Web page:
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HS2 doubts as Tories query cost of controversial rail link

Boris Johnson, Jacob Rees-Mogg and Andrea Leadsom raise concerns at party conference in Birmingham

04 October, 2018 — By Richard Osley in Birmingham

Camden Conservatives leader Oliver Cooper wants to see the project scrapped

THE future of the High Speed 2 rail link, a project which has caused heartbreak in parts of Camden, has been hit by new doubts after Conservative figures – including former Mayor of London Boris Johnson – raised the idea of halting the scheme during the party’s conference here in Birmingham.

The sudden new focus on the bill for the rail link, which some now estimate will easily pierce the £100billion barrier, led to rail industry figures seeking belt-and-braces reassurances that the project was still a priority for the government.

For supporters, there is still confidence that with £4billion already spent on HS2 and a parliamentary vote in its favour, Theresa May will not move against the scheme. But behind the scenes, there were whispers that HS2, particularly sections of the northern route, could be on the table should the Conservatives end up in a leadership contest.

In that scenario, any emerging candidates for No 10 would likely have to say whether they still backed the project. And while suggesting HS2 is unlikely to lose the support of many Tory MPs, the theory doing the rounds at conference this week was that opposing the project could capture leadership backing from rebel MPs along the route who have long opposed the construction work in their constituencies. It could also give a leadership contender a theoretical blank cheque to promote other ideas before a vote of MPs.

Mr Johnson, who has been touted as a likely challenger to Mrs May in the light of his public criticism of her Chequers deal for Brexit, said in an interview with the Sunday Times at the start of conference: “There are projects we should have on transport in the north of the country that ought to take precedence over HS2.”

As the week went on, other prominent Conservatives made similar views known, including former leadership candidate Andrea Leadsom. Jacob Rees-Mogg, another high-profile rebel, said yesterday (Wednesday) that the government should “pull the plug” on the scheme.  He told New Civil Engineer magazine: “We must not fall foul of investing more time and money into something just because we have already invested a lot into it.”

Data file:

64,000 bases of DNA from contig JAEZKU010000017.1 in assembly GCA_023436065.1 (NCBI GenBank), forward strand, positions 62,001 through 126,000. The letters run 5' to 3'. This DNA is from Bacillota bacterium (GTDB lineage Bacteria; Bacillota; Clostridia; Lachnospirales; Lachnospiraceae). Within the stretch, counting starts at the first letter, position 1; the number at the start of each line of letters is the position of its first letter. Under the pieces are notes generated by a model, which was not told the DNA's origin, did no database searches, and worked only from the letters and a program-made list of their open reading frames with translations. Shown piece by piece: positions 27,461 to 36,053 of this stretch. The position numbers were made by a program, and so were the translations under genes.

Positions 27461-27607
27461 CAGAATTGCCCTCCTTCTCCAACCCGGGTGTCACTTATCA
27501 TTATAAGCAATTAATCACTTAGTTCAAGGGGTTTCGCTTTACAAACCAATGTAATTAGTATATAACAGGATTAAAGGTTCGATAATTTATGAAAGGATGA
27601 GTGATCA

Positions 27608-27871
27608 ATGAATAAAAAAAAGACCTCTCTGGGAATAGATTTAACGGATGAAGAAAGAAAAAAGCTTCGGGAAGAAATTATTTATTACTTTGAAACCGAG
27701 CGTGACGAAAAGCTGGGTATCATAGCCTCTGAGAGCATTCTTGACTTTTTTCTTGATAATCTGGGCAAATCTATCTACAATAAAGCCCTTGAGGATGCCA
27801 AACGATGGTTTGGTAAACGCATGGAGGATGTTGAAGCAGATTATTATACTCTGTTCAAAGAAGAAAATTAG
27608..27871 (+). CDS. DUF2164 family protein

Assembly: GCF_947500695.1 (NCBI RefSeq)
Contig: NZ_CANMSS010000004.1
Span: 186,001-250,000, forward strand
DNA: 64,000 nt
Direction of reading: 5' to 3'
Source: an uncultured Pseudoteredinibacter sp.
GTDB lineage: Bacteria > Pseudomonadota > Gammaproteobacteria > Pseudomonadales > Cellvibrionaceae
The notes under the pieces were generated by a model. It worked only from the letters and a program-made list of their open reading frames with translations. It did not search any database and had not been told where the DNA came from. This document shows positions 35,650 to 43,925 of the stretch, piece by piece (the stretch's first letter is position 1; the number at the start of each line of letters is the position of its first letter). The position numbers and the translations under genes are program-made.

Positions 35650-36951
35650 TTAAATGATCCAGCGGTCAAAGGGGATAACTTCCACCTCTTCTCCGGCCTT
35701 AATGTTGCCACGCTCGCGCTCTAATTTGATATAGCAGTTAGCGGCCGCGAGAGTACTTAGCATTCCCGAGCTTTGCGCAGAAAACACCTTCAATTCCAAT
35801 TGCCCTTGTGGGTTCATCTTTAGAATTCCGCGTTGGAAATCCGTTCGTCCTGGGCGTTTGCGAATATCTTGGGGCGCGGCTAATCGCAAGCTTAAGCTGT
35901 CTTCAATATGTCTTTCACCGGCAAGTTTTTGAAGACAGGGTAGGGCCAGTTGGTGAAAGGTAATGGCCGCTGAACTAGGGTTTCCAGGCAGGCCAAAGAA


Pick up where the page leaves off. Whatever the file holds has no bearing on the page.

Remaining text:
The irony for anti-HS2 campaigners in Camden – one of the worst-affected areas – is that this positioning within the Conservative party may have breathed life into the debate, but comes with major work already underway. Residents have already been moved from their homes, pubs and hotels have been seized and shut down and the exhumation of graves in St James Gardens is about to begin.

While local MPs Sir Keir Starmer and Tulip Siddiq broke the Labour whip to vote against the HS2 work, the party is supportive of the project nationally; it had originally been the brainchild of Labour peer Andrew Adonis.

Photos circulated this week showed the scale of the work already undertaken in Camden and Birmingham. The city’s Conservative mayor, Andy Street, made a conspicuous visit to see HS2 work and to showcase how it was coming along.

Camden Conservative group leader Councillor Oliver Cooper said that writing off £4billion already spent on HS2 would not be easy, but that could not be a reason to plough in another £100billion. He said there had been “a huge upswell of support in the party” for axing the scheme, adding: “This year you’ve probably had more opposition to it at conference than other years, not just because it harms communities in Camden and Buckinghamshire, but also because it has become increasingly unaffordable for our country.”

The land around Euston – much of it already flattened – is seen as a prized opportunity site for the right developer, next door to the King’s Cross railwayland site. But if the scheme was spiked, a new debate could open over what should happen to the land. Cllr Cooper said if HS2 was axed then a significant

amount of money – coming from the savings – should go to properly compensating residents and businesses around Euston. He said that opposition was not simply stemming from a newspaper column written by Mr Johnson, who, he said, may have written it to “sweeten a deal for some members of Parliament in his current campaign”, adding that he had not gone as far as saying he would scrap it altogether. “

Saying it has flaws isn’t good enough,” said Cllr Cooper. “Everybody knows it has flaws. It’s five times over-budget, it hasn’t been delivered and it’s time to scrap it. I think every politician should be unashamed in saying that. Hopefully, some more will say it from the backbenches.”

Other local members, when asked, did not expand on the Camden group’s position of opposing HS2, although the joke was shared that Mr Johnson must have been briefed by his father, former MEP Stanley Johnson, a vocal opponent of the work while living near Regent’s Park.

Labour regeneration chief Councillor Danny Beales said he would “welcome a rethink” if the government was ready to look again at the wisdom of HS2, but believed this was unlikely due to the amount of money already spent. He said: “I’d welcome using the cash to properly fund an improved Euston station, which currently doesn’t have investment, as well as enabling us to then redevelop the now empty sites and homes.”

Business secretary Greg Clark said it was “important that we follow through” with HS2, although transport secretary Chris Grayling, notably to many observers of the debate, did not use his main hall speech to defend the project.


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